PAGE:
Otherwise, these highly contagious parasites are typically spread orally and environmentally. Contact with contaminated soil, an infected animal or that animal’s feces or vomit are the easiest ways for dogs to contract these nasty parasites. Dogs love to sniff, taste, walk through and roll in all types of surfaces, and they lick their paws and coats, so it’s no wonder worms can be an issue. Dr. Lugo says these are the most common ways dogs get these intestinal parasites:

CoccidiaFrom the environment when shed in feces and ingested by the dog. This especially shows up in puppy mills or shelter situations, she says.
GiardiaFrom the environment when shed in feces and ingested by the dog. Also, from drinking contaminated water.
HookwormPassed from mom through her uterus or while nursing. It also can be passed to humans in its adult form because the parasite can burrow directly into your skin.
RoundwormPassed from mom through her uterus or while nursing.
TapewormFrom ingesting an infected flea or animal, such as birds, reptiles or rodents.
WhipwormFrom the environment when shed in feces and ingested by the dog. It can live a long time in the environment, Dr. Lugo adds.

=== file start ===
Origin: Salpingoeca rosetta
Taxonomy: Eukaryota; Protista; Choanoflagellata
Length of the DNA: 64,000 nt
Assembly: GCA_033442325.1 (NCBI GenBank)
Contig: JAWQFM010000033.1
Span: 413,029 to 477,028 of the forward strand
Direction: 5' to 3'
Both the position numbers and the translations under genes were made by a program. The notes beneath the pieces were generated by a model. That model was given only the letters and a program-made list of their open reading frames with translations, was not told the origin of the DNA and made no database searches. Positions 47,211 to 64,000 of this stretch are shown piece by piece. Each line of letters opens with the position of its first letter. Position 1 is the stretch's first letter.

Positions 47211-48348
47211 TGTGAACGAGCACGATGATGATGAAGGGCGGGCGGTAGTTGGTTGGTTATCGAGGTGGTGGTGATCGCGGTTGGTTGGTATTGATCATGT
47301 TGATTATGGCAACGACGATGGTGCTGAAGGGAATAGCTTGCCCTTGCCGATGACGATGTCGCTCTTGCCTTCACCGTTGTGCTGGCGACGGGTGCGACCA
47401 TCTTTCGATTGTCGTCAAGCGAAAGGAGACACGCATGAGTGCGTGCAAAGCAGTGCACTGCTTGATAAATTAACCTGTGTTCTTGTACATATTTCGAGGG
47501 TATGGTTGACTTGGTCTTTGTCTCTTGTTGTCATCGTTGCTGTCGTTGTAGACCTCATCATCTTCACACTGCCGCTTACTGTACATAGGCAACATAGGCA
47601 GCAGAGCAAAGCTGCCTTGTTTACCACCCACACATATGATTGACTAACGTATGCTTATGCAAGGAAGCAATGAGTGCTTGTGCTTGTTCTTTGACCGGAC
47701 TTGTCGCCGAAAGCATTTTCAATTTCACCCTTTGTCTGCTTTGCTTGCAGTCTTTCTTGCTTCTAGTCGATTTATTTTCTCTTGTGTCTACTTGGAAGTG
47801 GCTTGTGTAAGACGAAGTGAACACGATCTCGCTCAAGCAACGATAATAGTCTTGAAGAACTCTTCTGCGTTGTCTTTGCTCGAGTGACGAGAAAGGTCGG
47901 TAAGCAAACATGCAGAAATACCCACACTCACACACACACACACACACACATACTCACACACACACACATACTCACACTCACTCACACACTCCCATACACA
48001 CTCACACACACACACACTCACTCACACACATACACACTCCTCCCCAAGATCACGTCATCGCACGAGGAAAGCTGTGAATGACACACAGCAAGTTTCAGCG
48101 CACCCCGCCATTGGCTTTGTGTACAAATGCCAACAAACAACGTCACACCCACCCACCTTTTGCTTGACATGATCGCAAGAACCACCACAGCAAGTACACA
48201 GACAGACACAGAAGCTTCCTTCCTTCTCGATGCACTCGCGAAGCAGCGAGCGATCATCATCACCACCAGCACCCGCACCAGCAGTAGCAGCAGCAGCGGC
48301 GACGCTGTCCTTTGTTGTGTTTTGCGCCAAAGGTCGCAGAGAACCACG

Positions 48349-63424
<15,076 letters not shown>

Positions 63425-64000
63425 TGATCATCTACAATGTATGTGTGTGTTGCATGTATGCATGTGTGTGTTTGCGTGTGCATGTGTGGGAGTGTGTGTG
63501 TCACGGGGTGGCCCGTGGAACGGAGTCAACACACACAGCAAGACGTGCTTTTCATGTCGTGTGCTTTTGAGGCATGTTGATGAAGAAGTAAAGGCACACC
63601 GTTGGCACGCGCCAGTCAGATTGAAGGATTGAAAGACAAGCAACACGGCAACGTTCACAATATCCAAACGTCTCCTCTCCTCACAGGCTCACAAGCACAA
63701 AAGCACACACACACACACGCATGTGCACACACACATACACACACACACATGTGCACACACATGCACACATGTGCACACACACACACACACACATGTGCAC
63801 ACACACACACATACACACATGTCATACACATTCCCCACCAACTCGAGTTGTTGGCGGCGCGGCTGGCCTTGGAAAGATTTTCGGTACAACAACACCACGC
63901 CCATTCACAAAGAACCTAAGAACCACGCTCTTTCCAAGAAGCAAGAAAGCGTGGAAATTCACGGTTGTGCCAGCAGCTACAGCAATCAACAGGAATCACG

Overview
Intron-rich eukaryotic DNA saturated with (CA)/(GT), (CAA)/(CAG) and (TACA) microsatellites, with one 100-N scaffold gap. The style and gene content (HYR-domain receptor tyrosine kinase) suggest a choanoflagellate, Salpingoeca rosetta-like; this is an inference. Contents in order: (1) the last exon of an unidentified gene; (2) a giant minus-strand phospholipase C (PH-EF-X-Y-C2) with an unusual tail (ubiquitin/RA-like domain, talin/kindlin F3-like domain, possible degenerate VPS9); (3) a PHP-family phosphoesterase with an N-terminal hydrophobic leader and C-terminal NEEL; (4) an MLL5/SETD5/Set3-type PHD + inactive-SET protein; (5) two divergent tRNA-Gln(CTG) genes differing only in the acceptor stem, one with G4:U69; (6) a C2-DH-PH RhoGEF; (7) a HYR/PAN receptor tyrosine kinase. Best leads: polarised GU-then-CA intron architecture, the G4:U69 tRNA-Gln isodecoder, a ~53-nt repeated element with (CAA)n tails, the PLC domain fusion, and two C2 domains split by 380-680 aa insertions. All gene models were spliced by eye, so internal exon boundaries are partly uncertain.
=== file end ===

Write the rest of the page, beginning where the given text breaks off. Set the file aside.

What health concerns come with worms in dog poop?

Not all intestinal parasites cause overt symptoms, but they all pose a risk to your dog’s health. The primary concerns with worms in dog poop are vomiting and diarrhea. With puppies or those dogs with a lot of worms, they get quite thin because it affects their ability to absorb nutrition, Dr. Lugo says.

Hookworms literally hook into the host’s intestinal wall and can cause bleeding and anemia, Dr. Lugo says, and there can be skin irritation or infection if they entered from burrowing through the skin. Giardia and coccidia are accompanied by severe diarrhea that can lead to dehydration, she adds.

On the positive side, intestinal parasites remain in the dog’s intestinal track instead of traveling elsewhere, which is why feces is the key to spreading.

Can humans get worms from their dogs?

Hookworms, roundworms and tapeworms all can be contracted by humans, as well. Learn how to protect yourself and your pets below.

What should I do if my dog has worms?

Only three types of worms are easily seen in dog poop: tapeworms, roundworms and hookworms. This is a roundworm. Photo Credit: Voren1/Getty Images

Dewormer is the gold standard for treating worms in dog poop. Vets typically recommend deworming dogs — especially puppies — one to two times after adoption or purchase, and then start them on prevention so they don’t get them again, Dr. Hill says.

Heartworm prevention is an excellent remedy as most can treat intestinal parasites, Dr. Lugo says. Other dewormer options include pyrantel pamoate and fenbendazole, she says, adding that some intestinal parasites require more specific treatments.